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August 15, 2020

Instant observations: Sixers blow out Rockets in final regular season game

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Embiid-Sixers_081420_usat Kim Klement/USA TODAY Sports

Philadelphia 76ers center Joel Embiid shoots over Houston Rockets forward Robert Covington.

The Sixers used a meaningless finale to get some reps for their starting lineup heading into the playoffs, blowing out the Rockets, 134-96, with a comprehensive performance on Friday night. More importantly, they emerged unscathed.

Here's what I saw.

The Good

• Alec Burks has really settled into a groove in Orlando, and after watching the first half of Friday night's game, I wonder if he ends up getting closing reps for Philly at some point. Shake Milton checked out of the game only four minutes into the first quarter, and Burks got extended time for the rest of the half, handling the ball with several key lineup combinations for Philadelphia.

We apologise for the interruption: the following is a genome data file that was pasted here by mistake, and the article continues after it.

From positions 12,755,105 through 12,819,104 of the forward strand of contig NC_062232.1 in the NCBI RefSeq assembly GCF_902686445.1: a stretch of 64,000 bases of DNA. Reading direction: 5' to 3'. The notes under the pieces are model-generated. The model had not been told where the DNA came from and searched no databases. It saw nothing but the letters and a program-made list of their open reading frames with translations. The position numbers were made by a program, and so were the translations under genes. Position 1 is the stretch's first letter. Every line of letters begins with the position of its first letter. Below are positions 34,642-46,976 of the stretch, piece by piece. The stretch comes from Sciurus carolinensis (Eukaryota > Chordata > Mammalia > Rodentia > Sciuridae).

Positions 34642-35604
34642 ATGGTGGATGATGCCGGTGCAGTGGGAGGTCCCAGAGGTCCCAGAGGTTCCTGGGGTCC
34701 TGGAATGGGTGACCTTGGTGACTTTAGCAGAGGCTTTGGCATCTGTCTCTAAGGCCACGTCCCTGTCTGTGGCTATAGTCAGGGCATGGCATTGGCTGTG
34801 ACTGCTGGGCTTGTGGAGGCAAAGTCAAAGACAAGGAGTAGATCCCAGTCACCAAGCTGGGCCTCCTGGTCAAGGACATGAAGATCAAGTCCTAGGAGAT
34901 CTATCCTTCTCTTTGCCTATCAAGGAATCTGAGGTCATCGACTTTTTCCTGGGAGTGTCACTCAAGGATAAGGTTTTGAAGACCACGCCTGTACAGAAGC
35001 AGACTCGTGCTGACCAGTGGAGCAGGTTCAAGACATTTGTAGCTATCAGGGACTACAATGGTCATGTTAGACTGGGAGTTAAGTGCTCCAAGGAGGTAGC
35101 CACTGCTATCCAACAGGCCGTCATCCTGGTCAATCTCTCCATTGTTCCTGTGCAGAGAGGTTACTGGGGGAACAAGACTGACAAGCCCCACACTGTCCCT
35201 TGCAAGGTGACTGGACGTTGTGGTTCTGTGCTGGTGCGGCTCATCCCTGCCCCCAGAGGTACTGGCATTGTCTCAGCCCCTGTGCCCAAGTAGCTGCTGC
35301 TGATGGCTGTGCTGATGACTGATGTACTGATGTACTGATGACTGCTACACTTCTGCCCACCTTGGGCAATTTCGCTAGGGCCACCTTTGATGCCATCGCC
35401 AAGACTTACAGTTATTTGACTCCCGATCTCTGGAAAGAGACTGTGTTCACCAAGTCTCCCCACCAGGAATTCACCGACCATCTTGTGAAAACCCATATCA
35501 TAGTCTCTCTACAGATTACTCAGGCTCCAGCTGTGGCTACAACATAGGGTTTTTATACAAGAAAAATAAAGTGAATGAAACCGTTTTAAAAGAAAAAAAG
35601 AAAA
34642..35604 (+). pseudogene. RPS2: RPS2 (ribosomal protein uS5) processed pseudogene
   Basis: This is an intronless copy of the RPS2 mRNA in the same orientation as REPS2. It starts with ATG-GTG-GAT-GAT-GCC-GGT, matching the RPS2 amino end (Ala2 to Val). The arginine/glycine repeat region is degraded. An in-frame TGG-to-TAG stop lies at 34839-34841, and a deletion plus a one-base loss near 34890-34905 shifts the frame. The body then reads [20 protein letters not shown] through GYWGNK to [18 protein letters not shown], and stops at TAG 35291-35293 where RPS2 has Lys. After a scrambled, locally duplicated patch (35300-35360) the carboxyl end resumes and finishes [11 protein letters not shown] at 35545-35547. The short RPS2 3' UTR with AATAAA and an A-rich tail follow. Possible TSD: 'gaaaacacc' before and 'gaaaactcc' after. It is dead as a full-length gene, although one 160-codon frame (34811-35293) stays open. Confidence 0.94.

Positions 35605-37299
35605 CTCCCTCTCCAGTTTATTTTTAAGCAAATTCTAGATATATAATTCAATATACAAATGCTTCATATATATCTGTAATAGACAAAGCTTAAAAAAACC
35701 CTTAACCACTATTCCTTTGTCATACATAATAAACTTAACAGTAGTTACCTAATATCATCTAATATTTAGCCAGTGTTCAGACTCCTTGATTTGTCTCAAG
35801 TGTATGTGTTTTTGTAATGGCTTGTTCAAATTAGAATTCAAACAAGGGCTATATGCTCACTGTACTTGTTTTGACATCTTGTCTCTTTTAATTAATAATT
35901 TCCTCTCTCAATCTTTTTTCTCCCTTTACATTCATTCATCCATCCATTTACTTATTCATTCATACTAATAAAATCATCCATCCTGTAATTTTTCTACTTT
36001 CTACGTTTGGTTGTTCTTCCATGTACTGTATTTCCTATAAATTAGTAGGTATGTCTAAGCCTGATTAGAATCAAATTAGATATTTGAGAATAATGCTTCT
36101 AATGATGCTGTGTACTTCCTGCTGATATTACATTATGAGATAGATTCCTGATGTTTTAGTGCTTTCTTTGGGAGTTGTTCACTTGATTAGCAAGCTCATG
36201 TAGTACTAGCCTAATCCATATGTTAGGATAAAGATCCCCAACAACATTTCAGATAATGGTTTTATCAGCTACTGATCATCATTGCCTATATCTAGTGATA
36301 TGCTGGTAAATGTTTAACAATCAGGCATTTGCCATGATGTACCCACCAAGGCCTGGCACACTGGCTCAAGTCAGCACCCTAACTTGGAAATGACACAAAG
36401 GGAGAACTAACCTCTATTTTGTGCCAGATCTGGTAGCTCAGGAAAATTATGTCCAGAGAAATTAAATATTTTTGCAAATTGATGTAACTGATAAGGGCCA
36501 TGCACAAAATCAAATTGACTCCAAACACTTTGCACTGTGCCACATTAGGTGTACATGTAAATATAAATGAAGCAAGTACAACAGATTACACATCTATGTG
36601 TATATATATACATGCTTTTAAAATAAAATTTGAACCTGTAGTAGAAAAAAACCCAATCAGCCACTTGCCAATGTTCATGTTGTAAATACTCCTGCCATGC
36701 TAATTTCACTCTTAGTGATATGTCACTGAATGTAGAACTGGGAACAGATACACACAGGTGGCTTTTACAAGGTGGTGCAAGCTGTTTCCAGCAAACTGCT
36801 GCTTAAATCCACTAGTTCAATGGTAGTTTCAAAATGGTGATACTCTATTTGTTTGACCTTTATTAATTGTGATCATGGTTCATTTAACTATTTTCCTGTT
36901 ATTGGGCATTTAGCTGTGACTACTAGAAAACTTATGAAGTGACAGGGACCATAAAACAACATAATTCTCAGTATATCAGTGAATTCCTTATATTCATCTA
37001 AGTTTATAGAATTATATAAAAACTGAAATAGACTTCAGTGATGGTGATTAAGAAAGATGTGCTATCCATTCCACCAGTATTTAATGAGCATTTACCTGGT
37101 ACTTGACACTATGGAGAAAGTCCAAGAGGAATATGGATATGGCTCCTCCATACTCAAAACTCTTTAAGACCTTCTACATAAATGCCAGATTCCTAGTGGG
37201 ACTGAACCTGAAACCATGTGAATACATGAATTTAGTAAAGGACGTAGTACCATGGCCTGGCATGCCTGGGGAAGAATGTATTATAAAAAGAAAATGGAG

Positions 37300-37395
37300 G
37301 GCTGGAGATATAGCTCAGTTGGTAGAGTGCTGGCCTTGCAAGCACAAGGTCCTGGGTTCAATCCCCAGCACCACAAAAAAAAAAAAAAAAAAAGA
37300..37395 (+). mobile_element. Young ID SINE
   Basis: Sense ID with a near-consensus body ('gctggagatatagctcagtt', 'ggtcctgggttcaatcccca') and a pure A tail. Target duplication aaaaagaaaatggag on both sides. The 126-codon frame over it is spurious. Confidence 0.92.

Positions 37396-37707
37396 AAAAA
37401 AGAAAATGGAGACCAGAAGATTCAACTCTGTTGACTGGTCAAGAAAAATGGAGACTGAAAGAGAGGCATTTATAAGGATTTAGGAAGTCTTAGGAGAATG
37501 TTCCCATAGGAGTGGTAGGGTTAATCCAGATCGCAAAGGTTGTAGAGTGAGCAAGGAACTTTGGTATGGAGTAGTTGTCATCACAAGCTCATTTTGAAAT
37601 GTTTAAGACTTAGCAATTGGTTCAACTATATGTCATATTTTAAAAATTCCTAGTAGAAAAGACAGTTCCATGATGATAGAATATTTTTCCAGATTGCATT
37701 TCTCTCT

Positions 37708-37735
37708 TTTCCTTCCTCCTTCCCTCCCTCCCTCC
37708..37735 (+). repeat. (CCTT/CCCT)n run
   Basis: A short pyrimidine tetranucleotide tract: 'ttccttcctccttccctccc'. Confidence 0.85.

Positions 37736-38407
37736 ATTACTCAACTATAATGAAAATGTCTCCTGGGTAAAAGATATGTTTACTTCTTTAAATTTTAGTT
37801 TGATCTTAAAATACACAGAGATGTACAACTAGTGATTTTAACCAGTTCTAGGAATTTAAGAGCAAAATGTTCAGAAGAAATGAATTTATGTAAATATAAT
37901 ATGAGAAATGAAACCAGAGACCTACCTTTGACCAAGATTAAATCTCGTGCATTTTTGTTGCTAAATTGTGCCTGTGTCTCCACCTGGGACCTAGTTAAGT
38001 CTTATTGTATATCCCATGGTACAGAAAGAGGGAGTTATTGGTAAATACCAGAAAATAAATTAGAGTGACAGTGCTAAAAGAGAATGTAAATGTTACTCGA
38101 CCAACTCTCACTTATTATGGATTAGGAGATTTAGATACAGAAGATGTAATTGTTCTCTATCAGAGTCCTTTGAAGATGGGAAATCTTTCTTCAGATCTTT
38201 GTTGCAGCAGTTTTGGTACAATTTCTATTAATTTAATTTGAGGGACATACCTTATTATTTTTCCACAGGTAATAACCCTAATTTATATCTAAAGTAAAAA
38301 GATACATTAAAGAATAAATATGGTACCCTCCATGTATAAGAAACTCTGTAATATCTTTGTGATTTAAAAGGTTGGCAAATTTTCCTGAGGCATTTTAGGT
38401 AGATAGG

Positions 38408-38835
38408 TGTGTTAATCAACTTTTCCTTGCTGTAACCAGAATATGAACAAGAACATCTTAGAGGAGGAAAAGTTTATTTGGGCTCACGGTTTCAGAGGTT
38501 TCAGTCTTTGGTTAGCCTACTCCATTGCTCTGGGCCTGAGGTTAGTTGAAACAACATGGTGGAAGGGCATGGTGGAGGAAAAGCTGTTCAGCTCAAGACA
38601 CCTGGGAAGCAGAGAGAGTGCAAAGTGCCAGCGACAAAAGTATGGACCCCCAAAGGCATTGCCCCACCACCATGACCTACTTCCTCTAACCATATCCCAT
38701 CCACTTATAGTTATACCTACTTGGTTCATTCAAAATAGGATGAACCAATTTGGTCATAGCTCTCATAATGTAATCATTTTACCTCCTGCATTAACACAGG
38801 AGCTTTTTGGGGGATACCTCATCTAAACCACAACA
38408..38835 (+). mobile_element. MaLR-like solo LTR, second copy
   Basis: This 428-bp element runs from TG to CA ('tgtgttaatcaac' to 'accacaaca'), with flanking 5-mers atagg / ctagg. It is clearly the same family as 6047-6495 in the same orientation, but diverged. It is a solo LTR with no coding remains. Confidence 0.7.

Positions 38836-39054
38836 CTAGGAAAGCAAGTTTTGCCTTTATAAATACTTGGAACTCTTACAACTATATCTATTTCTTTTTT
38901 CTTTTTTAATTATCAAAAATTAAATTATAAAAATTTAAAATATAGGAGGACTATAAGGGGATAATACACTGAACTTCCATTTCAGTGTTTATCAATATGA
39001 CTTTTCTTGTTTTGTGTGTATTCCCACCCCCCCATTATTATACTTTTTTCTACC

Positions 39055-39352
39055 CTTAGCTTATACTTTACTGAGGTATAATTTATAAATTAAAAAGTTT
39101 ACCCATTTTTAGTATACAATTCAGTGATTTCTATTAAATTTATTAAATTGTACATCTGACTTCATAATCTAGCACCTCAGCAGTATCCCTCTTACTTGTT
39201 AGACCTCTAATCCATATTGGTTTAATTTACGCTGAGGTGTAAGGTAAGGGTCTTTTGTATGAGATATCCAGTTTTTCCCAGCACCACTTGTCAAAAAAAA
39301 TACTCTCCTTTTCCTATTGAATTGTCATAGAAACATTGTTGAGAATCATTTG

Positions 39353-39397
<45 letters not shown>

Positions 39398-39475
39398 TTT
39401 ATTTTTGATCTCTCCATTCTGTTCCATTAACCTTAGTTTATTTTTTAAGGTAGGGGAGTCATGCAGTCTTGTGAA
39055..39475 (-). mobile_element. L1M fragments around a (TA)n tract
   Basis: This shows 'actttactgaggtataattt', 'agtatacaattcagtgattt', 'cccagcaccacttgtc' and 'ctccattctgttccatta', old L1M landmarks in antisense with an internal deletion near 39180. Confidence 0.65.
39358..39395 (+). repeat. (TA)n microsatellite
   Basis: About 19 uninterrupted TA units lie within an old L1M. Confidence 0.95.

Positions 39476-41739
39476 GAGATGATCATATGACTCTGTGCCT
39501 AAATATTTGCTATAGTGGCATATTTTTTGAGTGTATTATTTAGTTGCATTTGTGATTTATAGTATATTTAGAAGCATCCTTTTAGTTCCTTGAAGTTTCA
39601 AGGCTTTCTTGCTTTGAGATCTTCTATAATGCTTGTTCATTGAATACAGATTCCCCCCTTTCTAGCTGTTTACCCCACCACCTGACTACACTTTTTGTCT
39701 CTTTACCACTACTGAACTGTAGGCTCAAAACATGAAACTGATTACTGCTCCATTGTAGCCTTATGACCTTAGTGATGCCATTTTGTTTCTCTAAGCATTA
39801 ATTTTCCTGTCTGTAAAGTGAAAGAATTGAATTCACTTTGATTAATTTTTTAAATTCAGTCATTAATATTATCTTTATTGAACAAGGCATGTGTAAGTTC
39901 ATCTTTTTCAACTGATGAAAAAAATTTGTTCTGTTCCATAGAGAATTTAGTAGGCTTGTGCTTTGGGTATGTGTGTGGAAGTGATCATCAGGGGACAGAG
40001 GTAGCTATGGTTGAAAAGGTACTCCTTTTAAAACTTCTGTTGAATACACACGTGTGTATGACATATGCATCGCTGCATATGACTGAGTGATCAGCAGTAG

He has more than earned an opportunity at this point. Burks has been part of an offensive resurgence for Philadelphia, and the increase in pick-and-rolls combined with a spread floor has been a boon for him. Joel Embiid's big body makes it hard for guys to get around screens, and Burks has both the burst to get to the rim and the quick trigger to take an open three if he wants it. It helps that he's canning a lot of those jumpers — it has almost felt like he can't miss at times in Orlando.